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Wellbeing and morale must be taken into account in BTP merger, UK minister says


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Labour peer suggests Westminster should refuse to give assets to Police Scotland in bid to halt amalgamation.

Lord Ian Duncan

Lord Ian Duncan


Security issues and police morale must be taken into account during the process of bringing British Transport Police into Police Scotland, the UK government says.

Lord Ian Duncan, a Conservative minister in the Scottish Office, addressed a debate on the break-up of the railways force.

He told peers that a joint board working to bridge the positions the two governments will try to resolve issues around the integration.

He said: “We need to know that terrorism and security issues are addressed head on - there can be no diminution in these.

“We must recognise that this involves real police officers and that there can be no impact upon their wellbeing, their morale or their situation, and that they must be treated with respect throughout this process.

“We must be cognisant of the no-detriment principle. Where there are costs, we must understand how those costs will be allocated fairly and appropriately. We must also recognise that they should not be unfairly or inappropriately placed elsewhere.”

He was responding to several peers who had criticised the plan to merge the forces north of the border.

Labour’s Lord George Foulkes called for the move to be scrapped, suggesting further devolution where BTP’s chief constable reports to the Scottish Parliament to be allowed.

He even called for the UK government to block the change, voted for by the Scottish Parliament last year, by refusing to let Police Scotland have BTP’s Scottish property.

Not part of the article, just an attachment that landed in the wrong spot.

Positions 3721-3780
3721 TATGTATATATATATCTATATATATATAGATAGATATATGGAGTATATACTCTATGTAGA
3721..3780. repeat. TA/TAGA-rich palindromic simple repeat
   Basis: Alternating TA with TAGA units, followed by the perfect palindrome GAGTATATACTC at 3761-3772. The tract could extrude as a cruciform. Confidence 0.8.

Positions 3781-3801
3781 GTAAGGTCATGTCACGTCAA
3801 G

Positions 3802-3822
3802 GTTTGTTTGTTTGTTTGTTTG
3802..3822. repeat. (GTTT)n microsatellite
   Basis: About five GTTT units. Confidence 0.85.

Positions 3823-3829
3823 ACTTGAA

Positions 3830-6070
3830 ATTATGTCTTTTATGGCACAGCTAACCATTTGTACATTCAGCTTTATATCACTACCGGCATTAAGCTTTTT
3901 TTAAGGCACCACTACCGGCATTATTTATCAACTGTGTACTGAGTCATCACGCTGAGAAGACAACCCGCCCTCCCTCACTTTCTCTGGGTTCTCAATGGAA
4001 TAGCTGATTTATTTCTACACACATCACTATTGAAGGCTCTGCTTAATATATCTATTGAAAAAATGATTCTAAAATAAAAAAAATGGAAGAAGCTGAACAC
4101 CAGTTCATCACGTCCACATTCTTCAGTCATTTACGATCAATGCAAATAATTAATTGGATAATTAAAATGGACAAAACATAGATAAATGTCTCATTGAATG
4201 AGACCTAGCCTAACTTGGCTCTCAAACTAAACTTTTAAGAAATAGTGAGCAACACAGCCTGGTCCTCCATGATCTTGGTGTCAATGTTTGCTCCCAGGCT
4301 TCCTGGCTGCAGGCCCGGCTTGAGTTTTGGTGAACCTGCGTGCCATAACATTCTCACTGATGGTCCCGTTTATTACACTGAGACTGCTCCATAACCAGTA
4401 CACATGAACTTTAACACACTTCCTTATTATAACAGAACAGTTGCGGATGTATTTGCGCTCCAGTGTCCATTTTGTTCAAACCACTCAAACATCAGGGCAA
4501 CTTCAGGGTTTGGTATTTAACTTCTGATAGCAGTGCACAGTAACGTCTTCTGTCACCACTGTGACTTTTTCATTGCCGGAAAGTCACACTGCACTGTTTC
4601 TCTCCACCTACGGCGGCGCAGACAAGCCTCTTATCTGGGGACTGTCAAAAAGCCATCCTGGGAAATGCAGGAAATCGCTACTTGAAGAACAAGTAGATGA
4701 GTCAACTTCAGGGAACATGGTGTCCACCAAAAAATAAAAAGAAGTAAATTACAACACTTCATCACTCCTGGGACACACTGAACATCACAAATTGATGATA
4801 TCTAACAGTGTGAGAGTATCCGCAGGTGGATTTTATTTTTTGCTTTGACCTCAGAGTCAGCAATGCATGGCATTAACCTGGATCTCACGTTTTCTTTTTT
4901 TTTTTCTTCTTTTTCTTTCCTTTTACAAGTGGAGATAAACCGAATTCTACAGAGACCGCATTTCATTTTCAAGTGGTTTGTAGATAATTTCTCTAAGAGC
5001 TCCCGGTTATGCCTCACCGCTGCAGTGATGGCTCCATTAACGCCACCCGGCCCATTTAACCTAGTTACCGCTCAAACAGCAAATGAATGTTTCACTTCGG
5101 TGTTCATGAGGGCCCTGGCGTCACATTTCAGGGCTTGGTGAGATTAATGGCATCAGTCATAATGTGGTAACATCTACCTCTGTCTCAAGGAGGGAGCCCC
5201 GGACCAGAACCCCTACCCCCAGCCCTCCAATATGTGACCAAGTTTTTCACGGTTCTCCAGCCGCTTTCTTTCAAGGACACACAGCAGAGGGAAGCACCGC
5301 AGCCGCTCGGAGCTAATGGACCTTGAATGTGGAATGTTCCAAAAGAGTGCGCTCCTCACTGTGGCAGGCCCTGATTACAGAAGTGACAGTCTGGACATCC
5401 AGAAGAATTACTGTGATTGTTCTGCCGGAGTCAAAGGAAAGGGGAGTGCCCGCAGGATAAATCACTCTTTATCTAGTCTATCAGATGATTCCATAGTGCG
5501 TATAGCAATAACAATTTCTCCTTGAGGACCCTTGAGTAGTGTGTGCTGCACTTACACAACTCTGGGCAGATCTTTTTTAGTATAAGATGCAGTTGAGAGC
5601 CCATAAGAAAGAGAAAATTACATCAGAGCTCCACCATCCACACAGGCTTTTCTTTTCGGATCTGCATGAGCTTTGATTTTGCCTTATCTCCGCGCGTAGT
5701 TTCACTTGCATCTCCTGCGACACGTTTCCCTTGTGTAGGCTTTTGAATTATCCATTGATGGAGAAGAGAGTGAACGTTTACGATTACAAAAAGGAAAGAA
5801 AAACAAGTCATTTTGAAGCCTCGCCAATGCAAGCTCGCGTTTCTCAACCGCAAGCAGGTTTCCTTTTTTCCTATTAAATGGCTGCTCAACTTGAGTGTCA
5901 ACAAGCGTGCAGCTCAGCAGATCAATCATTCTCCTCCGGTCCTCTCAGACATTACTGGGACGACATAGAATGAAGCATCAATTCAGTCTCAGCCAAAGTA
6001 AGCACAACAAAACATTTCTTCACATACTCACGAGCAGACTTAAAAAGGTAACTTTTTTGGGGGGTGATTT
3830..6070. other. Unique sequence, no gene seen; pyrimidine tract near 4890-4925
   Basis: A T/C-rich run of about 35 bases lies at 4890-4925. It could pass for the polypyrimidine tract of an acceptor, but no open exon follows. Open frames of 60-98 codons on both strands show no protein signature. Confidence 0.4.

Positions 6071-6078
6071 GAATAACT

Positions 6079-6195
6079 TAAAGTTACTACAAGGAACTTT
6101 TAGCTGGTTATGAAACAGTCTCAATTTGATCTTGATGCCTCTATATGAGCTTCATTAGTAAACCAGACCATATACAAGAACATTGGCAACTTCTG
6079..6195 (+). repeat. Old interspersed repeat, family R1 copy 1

“The integration cannot progress unless the secretary of state for transport agrees to transfer the assets of the British Transport Police in Scotland to the Scottish Government,” he said.

“I ask the minister to get the transport secretary to say that he is reluctant to transfer these assets unless there is a sensible arrangement for devolution, along the lines that I have suggested.

“That would be a bold action, but it is necessary if we are to stop the break-up of a successful policing organisation for party-political dogma.”

He said he would not call a vote on the issue if Lord Duncan committed to making sure the views of the Lords were taken to the cross-government working board.

The Scottish National Party, in power in Scotland, do not send politicians to the House of Lords as they oppose its unelected make-up so no peers defended its position.

The 2014 Smith Commission on devolution gave the Scottish Government the responsibility for railways policing. 

A Scottish Government spokesman said: “We are fully committed to ensuring that policing in Scotland has a strong and robust future that delivers high safety standards for passengers, staff and the rail industry.

“The integration of railway policing into Police Scotland, as approved by Parliament in June 2017, will provide a single command structure, with seamless access to wider support facilities and specialist resources of the second largest police service in the UK, providing an enhanced service to the rail industry and travelling public.”

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